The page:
So don’t be blind….Because as a Christian, if you are not ready to kill if need be, and approve of it, then you should not be a soldier. For myself, I know that in the Gulf War I was responsible for the deaths probably of hundreds, maybe thousands of Iraqi soldiers. I did what I believed was right under God, but I also know that at the last day I am answerable before Him for my actions there.

I recall C.S. Lewis in his book "Mere Christianity":

I have often thought to myself how it would have been if, when I served in the first world war, I and some young German had killed each other simultaneously and found ourselves together a moment after death. I cannot imagine that either of us would have felt any resentment or even any embarrassment. I think we might have laughed over it.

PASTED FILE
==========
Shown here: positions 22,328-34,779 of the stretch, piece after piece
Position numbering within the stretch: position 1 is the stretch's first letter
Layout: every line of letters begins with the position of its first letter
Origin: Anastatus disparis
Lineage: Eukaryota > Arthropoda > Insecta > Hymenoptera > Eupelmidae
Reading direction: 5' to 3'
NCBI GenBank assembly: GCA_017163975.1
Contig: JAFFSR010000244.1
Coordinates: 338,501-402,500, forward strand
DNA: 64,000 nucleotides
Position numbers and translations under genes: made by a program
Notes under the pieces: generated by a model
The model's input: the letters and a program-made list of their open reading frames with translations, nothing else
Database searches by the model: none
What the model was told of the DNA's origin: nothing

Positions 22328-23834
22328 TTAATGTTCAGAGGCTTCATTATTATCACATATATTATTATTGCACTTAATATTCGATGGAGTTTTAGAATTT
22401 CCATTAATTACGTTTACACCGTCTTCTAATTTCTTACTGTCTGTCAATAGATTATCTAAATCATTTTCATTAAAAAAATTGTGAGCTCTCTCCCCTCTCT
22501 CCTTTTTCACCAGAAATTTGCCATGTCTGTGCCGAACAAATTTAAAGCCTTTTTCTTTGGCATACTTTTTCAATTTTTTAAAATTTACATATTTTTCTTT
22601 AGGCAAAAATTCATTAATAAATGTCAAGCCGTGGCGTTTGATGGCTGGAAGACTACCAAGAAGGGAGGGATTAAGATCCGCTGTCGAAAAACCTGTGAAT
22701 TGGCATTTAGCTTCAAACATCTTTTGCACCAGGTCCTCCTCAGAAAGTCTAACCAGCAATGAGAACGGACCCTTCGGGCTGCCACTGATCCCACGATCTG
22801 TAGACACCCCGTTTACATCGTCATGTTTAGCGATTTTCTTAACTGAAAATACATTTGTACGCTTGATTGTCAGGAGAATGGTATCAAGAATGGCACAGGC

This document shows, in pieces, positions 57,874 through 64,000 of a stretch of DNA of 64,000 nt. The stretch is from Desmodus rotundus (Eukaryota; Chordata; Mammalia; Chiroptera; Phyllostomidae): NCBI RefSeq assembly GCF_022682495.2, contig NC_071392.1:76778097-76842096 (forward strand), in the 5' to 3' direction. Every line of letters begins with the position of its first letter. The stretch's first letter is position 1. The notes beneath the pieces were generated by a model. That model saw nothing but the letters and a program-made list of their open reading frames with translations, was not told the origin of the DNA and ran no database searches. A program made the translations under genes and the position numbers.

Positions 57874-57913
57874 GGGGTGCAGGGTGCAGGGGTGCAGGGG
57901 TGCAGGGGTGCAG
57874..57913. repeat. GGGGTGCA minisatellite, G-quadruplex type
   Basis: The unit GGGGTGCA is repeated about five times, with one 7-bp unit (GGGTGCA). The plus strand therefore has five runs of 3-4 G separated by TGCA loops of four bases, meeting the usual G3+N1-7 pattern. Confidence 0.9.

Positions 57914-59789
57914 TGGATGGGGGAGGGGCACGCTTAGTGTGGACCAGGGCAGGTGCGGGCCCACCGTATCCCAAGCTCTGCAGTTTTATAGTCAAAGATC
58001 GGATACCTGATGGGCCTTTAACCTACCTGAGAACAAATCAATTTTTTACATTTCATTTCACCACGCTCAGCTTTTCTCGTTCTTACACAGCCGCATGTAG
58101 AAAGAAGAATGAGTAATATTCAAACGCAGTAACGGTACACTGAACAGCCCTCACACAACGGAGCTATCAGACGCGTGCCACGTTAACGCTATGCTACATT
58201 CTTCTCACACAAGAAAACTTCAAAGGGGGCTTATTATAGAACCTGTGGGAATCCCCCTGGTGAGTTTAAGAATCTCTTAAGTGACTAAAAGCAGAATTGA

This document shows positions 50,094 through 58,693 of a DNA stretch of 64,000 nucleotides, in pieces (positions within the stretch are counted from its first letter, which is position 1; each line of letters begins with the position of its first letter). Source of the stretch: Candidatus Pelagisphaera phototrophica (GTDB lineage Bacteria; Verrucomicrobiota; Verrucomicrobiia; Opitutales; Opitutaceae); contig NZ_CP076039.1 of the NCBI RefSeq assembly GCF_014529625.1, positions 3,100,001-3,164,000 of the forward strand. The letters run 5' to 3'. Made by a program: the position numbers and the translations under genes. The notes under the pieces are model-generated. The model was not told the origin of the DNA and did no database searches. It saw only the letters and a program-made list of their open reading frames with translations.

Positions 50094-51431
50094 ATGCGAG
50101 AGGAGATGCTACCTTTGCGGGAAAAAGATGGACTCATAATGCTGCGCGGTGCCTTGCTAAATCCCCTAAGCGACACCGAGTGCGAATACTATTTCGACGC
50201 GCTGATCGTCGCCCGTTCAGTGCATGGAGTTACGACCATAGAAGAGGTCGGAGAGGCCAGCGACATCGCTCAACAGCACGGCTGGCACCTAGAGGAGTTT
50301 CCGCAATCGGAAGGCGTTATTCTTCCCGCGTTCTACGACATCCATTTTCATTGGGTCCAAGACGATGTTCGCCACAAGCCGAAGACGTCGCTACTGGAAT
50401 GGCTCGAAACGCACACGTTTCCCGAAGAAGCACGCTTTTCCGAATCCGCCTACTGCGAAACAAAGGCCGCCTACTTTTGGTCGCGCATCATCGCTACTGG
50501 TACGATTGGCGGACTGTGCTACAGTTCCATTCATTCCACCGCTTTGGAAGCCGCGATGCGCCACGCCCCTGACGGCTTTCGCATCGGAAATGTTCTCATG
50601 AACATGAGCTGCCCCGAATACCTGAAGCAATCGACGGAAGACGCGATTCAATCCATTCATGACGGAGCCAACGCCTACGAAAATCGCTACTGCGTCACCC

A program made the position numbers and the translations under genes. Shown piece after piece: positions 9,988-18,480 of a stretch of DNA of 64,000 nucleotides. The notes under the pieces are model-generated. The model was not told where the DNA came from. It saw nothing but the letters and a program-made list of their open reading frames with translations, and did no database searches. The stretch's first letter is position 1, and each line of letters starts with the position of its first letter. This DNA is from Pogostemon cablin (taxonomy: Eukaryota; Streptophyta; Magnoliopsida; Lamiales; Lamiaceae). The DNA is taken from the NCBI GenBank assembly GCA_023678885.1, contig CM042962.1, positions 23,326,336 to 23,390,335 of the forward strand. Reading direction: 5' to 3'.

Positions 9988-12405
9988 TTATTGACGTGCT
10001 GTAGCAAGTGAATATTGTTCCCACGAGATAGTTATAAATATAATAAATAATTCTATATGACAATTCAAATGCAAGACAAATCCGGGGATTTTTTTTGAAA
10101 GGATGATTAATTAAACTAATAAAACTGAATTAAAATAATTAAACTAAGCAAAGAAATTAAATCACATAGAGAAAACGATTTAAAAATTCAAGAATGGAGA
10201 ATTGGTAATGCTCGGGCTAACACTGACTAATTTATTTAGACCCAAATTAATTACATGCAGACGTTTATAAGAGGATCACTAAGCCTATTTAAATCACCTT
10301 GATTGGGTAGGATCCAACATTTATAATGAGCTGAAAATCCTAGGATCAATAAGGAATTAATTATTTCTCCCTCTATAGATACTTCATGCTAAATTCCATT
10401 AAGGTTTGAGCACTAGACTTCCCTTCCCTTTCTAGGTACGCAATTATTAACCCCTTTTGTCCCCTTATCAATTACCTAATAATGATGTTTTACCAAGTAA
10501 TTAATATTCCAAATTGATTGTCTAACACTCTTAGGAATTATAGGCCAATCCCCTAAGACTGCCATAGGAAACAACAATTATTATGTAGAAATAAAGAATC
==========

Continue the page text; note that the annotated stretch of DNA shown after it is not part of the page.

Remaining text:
But do not the commandments tell us not to kill? Did not Jesus tell us to turn the other cheek? Yes, but justice and righteous are over-riding imperatives of God. Major General Durie again:

Where, we must ask the pacifist, is the righteousness in rape or robbery? Such things must be stopped, and we may ourselves use reasonable force to prevent them.…The same applies at a national level, internally against terrorists and rebels, and externally against other armies who threaten violent action against the state.

His conclusion: “It is always wrong to use force, unless it is more wrong not to.”

Tuesday, July 28, 2015


You are alive for a reason-God loves you!